Risk Doesn’t Have to be a Four-Letter Word
Here's the thing about risk: it doesn't have to be a bad thing. Risk means you're doing something new; something different. There's risk when you jump in a half-ton of metal and rubber and hurtle yourself down the highway at 65 miles per hour (or 80 if you're on a South Dakota interstate). You could damage your $20,000 (+) automobile. You could get into an accident. You could get hurt. You could be killed. So why do we do drive motor vehicles? Because it is a heck of a lot faster than walking. The same concept applies to technology.
Risk is always changing; always evolving. It's no different for most areas of business as it is for IT, with one caveat: it happens a lot more quickly with technology than it does for the rest of the business. However, IT is a business risk as much as anything else.
Redefining Today’s Risk
Technology risk used to be much easier to define. Everything was limited to the information and devices behind our firewall - the trustworthy barrier between the untrusted, public network and our internal, private, secure corporate network. But times have changed. In today's business environment, executives, employees, and consumers alike require access to information on any device - anytime and anywhere.
Think of all the different ways your institutional information, whether it's your work email or confidential customer information, is accessed from outside of your corporate environment. Ask yourself the following questions, each of which increases risk:
- Does your organization allow access to work email on smartphones (either personal or corporate)?
- Do any of your employees utilize laptops that leave the premises?
- Do any of your employees gain remote access to your corporate network externally (bonus points if it's from an unsecured personal computer or while on the road in a hotel, airport, or coffee shop)?
- Do you allow any vendors to remotely access your network, whether via direct line (MPLS, T1, fiber, etc.) or VPN connection?
Here’s the scary part: how many ways could an attacker take advantage of any (or all) of those devices to gain access to your confidential customer information?
That's the "inherent risk" portion of our discussion. It's the same thing as driving your car down the interstate. We've given more access to our customer information and our "trusted" corporate network to different individuals and different devices for two reasons: 1) demand and 2) efficiency. If we want our computers to be patched by our vendor, having them log into our network at 11 PM and install updates during non-business hours is significantly more efficient than closing the doors from 2 PM to 4 PM to install updates and restart your servers. If your organization touts customer service and rapid response times, granting individuals access to their email outside of the physical premises is a must. That's not to mention your customers doing most their banking on their phones these days.
But as with all risk, the secret is to mitigate your risk to the best of your ability. Getting to the point where you MEASURE your risk and implement risk-mitigating controls to reduce your risk to acceptable levels is the key to any business. Most organizations don't understand IT risk, which leads to avoidance out of fear rather than innovation. Rather than implementing new technologies that can make the business more efficient or allow customers to connect with you more frequently and effectively, businesses shy away from technology because they don't understand how to mitigate risk.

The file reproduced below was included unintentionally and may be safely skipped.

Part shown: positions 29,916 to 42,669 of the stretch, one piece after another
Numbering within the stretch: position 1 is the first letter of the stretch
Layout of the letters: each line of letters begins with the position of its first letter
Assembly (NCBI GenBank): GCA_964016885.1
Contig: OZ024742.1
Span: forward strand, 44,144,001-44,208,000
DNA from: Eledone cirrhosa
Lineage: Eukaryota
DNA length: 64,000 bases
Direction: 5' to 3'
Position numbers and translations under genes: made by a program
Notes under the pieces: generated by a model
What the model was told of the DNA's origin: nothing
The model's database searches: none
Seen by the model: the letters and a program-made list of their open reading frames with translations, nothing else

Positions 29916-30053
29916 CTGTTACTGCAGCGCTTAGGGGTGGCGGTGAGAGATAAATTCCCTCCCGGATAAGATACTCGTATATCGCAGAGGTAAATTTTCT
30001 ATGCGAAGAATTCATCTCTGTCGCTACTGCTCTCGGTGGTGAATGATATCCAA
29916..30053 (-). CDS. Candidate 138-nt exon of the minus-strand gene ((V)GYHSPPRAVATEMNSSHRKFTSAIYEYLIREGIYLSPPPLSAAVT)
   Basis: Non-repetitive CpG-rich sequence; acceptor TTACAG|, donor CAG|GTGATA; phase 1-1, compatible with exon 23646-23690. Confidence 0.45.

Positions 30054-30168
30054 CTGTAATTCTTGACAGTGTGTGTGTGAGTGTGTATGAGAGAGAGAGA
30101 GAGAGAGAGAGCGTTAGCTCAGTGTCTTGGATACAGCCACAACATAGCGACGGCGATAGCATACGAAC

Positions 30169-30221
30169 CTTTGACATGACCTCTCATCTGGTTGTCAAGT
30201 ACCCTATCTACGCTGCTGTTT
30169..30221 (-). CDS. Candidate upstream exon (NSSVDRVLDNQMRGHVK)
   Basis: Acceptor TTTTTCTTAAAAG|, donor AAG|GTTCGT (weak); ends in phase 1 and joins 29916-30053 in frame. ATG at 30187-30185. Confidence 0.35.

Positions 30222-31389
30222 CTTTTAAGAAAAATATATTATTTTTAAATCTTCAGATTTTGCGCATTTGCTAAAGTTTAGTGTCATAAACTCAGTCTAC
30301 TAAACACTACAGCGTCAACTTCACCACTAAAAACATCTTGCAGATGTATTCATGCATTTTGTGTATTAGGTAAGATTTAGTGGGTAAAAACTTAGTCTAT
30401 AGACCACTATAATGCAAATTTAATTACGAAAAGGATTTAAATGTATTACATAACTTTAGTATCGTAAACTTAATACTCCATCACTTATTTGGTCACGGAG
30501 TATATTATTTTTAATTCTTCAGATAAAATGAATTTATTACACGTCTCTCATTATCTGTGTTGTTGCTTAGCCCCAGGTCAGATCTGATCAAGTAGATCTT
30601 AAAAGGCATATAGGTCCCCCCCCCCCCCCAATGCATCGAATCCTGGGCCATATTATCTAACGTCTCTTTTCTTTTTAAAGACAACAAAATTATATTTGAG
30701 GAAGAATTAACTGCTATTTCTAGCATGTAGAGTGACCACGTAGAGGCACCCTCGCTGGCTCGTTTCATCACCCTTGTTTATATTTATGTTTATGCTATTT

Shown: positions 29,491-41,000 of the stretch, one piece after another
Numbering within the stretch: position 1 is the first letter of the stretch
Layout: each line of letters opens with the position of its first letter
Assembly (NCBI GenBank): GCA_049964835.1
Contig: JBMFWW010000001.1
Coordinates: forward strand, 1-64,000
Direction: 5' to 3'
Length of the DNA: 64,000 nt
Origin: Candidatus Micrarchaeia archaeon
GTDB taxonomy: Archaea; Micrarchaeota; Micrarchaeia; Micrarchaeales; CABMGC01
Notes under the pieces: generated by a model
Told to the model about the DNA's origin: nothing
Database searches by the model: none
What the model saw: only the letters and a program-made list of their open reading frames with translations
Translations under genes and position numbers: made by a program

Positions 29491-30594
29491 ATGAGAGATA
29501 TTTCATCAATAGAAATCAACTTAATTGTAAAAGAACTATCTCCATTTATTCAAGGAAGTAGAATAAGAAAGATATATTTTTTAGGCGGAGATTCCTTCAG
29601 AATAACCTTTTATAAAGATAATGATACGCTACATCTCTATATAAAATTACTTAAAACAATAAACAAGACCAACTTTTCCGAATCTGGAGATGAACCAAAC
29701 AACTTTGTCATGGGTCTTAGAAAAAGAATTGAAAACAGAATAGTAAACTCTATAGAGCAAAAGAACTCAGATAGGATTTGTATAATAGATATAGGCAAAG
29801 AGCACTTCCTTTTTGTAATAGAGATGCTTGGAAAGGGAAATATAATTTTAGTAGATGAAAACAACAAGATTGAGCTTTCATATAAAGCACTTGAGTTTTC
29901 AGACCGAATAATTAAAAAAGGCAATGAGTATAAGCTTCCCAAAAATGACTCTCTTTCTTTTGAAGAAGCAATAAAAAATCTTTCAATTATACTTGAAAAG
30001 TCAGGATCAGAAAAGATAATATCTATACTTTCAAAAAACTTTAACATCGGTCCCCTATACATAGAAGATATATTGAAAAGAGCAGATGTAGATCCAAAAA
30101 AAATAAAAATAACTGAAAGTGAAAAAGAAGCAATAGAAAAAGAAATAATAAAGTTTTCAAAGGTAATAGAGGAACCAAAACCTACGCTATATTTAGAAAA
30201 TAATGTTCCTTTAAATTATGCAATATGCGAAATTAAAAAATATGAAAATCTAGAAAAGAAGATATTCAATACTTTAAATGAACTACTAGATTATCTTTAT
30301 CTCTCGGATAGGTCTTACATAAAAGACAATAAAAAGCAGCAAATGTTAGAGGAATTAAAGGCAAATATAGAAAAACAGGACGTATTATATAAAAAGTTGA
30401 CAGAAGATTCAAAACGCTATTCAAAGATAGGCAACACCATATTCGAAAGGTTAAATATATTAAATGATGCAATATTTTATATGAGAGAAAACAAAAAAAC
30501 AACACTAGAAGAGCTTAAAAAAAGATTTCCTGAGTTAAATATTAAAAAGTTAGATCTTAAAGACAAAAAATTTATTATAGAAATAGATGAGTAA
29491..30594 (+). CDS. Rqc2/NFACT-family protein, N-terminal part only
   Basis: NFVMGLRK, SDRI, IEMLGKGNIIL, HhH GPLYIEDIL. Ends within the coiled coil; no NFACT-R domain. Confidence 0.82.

You can mitigate your risk while you're cruising down the highway by making sure your vehicle has seatbelts and airbags, and making sure you stay alert while driving (put down the phone, folks!). You can stop someone from stealing information from an employee's smartphone email by implementing fingerprint or password authentication and encryption, for starters. You can mitigate the risk of vendors going rogue inside your network or stealing your information by setting up email or text alerts through the firewall that let you know when someone is accessing the network or logging in with specific credentials. There are many ways to mitigate risk, but we must take the time to understand and measure the risks before we can determine if we are effectively mitigating risk.
Attack the Risk
Don't let the "new normal" of IT risk scare you away from implementing new technologies or ways for your customers to do business with you digitally. Instead, learn to understand and measure the risk so you can get comfortable with the level of risk that remains (residual risk) or put a plan in place to reduce additional risk in the future. There will be more technologies, products, and services for your business to evaluate going forward. Don't fear the risk; have a plan to attack the risk. Let technology work for you, your employees, and your customers.
Written by: Jon Waldman, CISA, CRISC
Partner and Executive Vice President, IS Consulting
SBS Can Help!
For a better IT Risk Assessment, look no further than the TRAC risk management solution. TRAC’s IT Risk Assessment module allows you perform a quantifiable and measurable asset-based risk assessment much more quickly than using a spreadsheet. TRAC is powered by predefined, industry-specific data that helps you know your risk assessment is correct and allows you to make better security decisions.
Hacker Hour webinars are a series of free webinars hosted by SBS CyberSecurity. Unlike paid webinars, Hacker Hours are aimed to meet on a monthly basis to discuss cybersecurity issues and trends in an open format. Attendees are encouraged to join the conversation and get their questions answered. SBS will also offer products and services to help financial institutions with these specific issues.